As the city grew and the standard of living of the inhabitants improved, the amount of municipal waste increased. It was necessary to start taking the waste somewhere in a centralised manner.
It usually ended up in hard-to-exploit areas, such as marshes or alluvial land. The Vuosaari landfill was founded in a field called Tavastängarna, which was no longer cultivated.
Municipal waste was received at the Vuosaari landfill for 22 years (1966–1988). The landfill contains 3.4 million tonnes of unsorted waste.
The waste decomposes very slowly in oxygen-free conditions and hardly changes its appearance for decades.
Back in the day, the leachate from the waste mountain flowed into nearby ditches, from where it continued to the bays of Porslahti and Porvarinlahti. The ditches of the landfill site were provided with drains in the early 1980s, and leachate has not been a burden on nature since then. The Vuosaari landfill was closed in 1988, after which it was covered with a thin layer of land.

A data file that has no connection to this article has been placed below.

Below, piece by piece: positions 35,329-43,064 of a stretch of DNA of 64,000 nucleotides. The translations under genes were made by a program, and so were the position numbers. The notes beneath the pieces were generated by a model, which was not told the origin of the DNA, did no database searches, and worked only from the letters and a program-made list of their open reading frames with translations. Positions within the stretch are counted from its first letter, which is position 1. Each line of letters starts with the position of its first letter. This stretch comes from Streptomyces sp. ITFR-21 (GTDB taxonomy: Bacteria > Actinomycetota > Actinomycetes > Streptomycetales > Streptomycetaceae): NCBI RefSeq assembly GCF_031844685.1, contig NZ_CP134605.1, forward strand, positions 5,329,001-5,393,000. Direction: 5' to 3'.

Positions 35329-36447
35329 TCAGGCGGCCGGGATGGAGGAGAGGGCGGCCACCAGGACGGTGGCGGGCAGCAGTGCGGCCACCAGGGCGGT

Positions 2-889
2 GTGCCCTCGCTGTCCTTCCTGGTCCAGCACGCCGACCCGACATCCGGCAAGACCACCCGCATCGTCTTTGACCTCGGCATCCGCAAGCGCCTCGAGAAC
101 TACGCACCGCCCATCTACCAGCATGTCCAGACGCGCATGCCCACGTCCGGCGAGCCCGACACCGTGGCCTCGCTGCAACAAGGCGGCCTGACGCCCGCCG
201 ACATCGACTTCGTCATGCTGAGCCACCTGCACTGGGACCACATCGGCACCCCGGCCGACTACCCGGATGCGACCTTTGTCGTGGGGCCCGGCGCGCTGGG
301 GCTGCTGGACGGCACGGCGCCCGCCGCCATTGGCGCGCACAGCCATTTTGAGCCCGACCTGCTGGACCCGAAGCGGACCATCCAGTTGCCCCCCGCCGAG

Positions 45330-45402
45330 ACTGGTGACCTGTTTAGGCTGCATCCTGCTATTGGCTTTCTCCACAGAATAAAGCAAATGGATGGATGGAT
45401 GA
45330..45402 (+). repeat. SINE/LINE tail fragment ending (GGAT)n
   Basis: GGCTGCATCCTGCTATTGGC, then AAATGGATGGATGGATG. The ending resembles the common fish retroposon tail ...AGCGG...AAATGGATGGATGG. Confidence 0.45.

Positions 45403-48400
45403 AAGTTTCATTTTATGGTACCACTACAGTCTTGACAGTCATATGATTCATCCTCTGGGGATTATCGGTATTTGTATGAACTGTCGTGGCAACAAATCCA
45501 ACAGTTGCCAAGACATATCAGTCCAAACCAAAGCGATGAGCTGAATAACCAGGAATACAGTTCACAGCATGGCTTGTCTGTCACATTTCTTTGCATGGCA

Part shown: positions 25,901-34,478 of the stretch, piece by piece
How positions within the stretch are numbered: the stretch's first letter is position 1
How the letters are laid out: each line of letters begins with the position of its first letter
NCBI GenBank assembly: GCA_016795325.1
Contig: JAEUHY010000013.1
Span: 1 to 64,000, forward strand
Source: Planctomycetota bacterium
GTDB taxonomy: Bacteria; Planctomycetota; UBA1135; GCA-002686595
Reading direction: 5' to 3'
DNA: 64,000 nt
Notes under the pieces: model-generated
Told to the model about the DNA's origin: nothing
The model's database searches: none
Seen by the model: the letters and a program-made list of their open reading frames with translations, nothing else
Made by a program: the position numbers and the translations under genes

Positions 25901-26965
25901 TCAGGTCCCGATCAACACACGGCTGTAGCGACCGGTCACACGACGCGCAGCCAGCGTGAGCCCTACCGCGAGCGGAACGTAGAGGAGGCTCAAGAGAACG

Organic decomposing waste produces climate-heating landfill gases, such as smelly methane. A gas collection system was built in the ground layer of the landfill site. The collection of gas was an important climate action by the City of Helsinki and also reduced the risk to people and the environment. The rehabilitation of the Vuosaari landfill included the construction of a new, more efficient gas collection system. The rehabilitation process to render the landfill harmless to the environment was carried out between 2012 and 2020.
In addition to waste, contaminated soil from construction sites in Helsinki was later stored at Vuosaarenhuippu. The soil fill site next to Satamakaari has been made environmentally safe.
The Vuosaarenhuippu depot area is used for intermediate storage of soil and rocks suitable for recycling. The former landfill site has heavy traffic bringing and retrieving soil and rocks for utilisation.